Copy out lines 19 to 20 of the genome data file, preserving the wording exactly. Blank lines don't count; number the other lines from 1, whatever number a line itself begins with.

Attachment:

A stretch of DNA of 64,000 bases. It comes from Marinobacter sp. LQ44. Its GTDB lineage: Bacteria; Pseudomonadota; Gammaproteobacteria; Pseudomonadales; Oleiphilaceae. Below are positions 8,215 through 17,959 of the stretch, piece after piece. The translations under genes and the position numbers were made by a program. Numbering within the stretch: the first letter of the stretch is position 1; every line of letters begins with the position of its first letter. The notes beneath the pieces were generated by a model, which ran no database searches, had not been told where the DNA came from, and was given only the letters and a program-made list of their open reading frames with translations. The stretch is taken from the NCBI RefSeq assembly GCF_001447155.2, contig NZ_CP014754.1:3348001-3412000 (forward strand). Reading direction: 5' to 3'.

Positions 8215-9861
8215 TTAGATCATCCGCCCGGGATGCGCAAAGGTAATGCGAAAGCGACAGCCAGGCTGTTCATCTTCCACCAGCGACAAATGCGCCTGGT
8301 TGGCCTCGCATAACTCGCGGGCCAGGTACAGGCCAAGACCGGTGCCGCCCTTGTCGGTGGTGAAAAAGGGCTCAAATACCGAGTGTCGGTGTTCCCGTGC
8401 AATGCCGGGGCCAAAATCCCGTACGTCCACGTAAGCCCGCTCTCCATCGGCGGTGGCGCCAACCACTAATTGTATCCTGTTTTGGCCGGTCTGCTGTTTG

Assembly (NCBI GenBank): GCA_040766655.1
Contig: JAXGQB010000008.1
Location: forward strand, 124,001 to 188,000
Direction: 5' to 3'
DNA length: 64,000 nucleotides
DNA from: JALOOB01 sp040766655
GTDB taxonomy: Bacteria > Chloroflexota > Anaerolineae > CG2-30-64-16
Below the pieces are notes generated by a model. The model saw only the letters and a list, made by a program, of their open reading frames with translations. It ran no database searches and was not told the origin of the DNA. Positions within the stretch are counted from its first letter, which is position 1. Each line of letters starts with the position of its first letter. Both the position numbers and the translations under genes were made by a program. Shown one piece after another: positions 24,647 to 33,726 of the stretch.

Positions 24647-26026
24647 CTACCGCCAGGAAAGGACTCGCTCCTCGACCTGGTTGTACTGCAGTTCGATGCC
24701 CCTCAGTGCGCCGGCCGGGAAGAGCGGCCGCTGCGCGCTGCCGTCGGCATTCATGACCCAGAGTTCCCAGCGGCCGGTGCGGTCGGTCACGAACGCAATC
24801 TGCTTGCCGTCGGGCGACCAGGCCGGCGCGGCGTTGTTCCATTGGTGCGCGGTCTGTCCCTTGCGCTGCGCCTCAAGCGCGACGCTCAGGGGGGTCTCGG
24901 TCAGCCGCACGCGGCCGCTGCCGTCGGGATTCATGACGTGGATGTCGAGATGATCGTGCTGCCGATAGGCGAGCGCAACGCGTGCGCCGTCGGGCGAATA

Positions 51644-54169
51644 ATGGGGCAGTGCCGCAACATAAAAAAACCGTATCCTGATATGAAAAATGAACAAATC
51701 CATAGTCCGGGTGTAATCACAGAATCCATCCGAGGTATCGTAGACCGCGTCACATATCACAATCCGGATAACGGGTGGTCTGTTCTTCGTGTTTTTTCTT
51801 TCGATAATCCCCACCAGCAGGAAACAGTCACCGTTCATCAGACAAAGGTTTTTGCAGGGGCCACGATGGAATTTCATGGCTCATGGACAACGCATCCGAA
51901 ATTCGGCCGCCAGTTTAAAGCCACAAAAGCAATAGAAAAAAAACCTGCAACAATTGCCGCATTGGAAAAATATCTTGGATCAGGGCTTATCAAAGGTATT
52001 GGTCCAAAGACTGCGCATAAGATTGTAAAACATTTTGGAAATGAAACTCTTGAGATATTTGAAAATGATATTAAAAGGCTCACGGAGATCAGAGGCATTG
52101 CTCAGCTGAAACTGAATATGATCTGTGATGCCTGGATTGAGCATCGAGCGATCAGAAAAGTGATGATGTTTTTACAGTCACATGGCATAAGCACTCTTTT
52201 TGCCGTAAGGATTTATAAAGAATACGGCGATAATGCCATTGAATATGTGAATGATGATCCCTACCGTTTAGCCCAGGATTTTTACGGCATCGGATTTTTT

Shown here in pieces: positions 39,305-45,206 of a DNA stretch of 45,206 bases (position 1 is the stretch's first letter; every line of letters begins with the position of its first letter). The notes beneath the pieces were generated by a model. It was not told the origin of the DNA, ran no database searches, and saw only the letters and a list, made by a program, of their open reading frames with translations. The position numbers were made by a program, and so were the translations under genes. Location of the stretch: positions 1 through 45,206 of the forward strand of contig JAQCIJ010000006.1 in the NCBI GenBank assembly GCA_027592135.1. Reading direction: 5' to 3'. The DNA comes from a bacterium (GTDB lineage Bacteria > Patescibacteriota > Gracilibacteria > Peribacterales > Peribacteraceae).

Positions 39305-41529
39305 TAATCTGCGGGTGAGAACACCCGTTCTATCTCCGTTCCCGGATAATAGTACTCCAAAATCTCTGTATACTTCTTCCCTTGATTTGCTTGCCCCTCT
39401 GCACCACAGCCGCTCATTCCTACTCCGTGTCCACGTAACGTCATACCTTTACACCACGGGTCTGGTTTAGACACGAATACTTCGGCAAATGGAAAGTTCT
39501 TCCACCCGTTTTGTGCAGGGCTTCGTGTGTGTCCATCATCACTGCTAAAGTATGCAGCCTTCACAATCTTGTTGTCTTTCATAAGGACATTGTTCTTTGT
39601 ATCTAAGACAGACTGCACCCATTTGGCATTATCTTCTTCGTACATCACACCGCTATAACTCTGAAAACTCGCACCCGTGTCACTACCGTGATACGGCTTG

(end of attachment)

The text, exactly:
Positions 51644-54169
51644 ATGGGGCAGTGCCGCAACATAAAAAAACCGTATCCTGATATGAAAAATGAACAAATC